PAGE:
Don’t put it off any longer


Procrastination – why do we put so much energy in to it!

I have yet to meet anyone in my personal life or amongst professional coaching clients that is not a polished procrastinator in some field or other.

Whether it’s a difficult conversation with an employee or colleague, tackling those expenses or simply clearing the paperwork on your desk, procrastination seems to get in the way. As a coach, when working with someone who is feeling frustrated or stuck, procrastination is often one of the behaviours that are getting in the way.

So why do we procrastinate?

This is not an easy question to answer.  We mostly know that if we just did it – got on with it and moved on to the next task, we would rid ourselves of the internal self talk that beats us up for not doing it. We know that we waste time and head space on finding other things to do rather than the one we don’t want to.  Often, when challenged, we actually have no reason for not doing it. The not doing it, or not liking doing it has actually become a habit.

Can you break the habit?

Procrastination is actually a habit.  Something you adopt and it becomes second nature. Until you become aware of it and realise it’s not so useful and is holding you back. Like any habit, we need to change the thought process and challenge those beliefs. If you find yourself spending time ordering files on your computer or surfing the internet for information you could probably do without, in order to avoid the task you don’t like, then challenge yourself to do it. Make a rule if that helps, that you will do your expenses / call that person/face up to that difficult job at a designated time every day or week.  This, after a period of time will become the new habit.  Prepare yourself for a few slips, where you convince yourself you don’t have to do it, forgive yourself and get back on track!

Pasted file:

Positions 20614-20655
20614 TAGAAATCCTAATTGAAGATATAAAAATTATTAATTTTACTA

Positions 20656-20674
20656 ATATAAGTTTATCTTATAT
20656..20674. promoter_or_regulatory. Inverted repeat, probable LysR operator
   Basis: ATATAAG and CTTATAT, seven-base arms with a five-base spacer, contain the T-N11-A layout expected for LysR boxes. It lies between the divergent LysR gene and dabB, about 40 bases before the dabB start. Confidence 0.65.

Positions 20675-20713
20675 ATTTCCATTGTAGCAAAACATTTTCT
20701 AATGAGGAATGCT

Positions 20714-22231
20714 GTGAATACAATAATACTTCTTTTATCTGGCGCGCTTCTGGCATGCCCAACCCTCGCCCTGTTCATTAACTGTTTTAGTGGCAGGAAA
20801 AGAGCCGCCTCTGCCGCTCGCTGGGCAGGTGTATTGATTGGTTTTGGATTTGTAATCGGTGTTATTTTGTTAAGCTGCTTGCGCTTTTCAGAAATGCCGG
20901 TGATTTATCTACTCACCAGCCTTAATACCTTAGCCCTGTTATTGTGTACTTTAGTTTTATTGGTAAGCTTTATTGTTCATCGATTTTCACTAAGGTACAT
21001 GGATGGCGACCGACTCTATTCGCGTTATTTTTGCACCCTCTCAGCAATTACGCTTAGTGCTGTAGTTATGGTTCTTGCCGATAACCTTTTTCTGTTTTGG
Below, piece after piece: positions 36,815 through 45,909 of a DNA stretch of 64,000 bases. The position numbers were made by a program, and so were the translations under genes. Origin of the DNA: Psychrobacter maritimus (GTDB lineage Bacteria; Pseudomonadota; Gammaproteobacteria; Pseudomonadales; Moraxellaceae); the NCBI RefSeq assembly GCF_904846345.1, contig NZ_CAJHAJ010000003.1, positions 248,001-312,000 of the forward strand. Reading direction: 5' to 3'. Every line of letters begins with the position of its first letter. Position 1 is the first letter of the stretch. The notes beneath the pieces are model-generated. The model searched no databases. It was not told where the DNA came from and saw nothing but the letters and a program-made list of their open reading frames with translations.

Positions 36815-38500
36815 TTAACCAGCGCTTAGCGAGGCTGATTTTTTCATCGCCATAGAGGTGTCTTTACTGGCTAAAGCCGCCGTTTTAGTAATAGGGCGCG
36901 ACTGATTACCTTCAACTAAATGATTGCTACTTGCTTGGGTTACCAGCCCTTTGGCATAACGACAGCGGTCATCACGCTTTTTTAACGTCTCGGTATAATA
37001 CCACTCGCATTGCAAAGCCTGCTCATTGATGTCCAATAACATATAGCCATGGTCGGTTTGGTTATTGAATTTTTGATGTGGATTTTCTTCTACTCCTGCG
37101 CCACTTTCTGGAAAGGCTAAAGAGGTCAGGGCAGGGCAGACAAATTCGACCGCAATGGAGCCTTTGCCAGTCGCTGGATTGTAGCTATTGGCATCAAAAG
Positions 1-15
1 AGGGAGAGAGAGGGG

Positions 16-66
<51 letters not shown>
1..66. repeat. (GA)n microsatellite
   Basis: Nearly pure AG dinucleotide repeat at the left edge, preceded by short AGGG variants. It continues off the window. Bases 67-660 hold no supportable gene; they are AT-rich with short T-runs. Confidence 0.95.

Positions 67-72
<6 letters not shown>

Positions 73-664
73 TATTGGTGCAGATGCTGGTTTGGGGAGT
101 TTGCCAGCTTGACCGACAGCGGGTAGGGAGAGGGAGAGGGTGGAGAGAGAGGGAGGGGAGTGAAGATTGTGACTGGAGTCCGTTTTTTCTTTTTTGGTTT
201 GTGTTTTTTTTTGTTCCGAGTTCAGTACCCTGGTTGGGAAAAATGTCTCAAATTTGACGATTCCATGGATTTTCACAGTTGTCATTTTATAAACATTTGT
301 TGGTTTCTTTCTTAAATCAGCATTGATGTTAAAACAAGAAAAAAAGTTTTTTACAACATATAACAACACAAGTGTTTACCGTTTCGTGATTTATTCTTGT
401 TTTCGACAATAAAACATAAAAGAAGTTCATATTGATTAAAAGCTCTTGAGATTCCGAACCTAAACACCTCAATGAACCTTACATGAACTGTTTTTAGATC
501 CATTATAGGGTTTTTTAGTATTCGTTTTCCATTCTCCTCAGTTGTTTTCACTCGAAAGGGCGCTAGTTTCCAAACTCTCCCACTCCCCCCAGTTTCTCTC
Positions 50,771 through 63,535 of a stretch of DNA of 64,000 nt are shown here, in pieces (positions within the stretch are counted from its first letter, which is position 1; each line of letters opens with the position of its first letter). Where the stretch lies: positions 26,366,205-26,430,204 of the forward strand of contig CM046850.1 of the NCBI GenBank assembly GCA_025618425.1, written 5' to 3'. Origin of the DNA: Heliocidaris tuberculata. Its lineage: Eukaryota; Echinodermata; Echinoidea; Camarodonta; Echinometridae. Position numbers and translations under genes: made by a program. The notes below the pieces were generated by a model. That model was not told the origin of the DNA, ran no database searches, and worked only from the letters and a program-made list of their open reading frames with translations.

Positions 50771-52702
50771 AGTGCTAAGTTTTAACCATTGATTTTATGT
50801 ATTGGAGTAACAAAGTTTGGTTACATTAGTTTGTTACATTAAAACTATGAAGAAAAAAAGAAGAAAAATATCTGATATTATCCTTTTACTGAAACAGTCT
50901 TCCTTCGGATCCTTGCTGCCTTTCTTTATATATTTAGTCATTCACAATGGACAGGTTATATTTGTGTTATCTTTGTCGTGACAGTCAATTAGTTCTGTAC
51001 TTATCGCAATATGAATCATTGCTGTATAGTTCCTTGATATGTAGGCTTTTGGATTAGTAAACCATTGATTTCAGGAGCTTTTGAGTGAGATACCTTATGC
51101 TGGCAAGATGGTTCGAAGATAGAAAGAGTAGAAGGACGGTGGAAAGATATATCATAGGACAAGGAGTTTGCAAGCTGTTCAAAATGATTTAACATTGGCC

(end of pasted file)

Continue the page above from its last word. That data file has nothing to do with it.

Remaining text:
Work out why you procrastinate

A coach can help identify why you are putting so much effort into avoiding this task.  Often it is due to entrenched beliefs that you have or have developed.  Careful questioning will allow you to explore this and find out there is actually little reason to avoid the task.  An example of this is speaking to colleagues or staff if there is criticism to be made.  Few people enjoy confrontation, and many have bad memories from earlier in their lives – maybe they developed a dislike because something happened, or maybe it’s as simple as their inheriting a dislike of confrontation from their parents.  Once explored and identified, it is much easier to shift the beliefs and start “just do”ing it.  It can take some practice, but after a while, you will look back and wonder why you allowed the procrastination to go on for so long!

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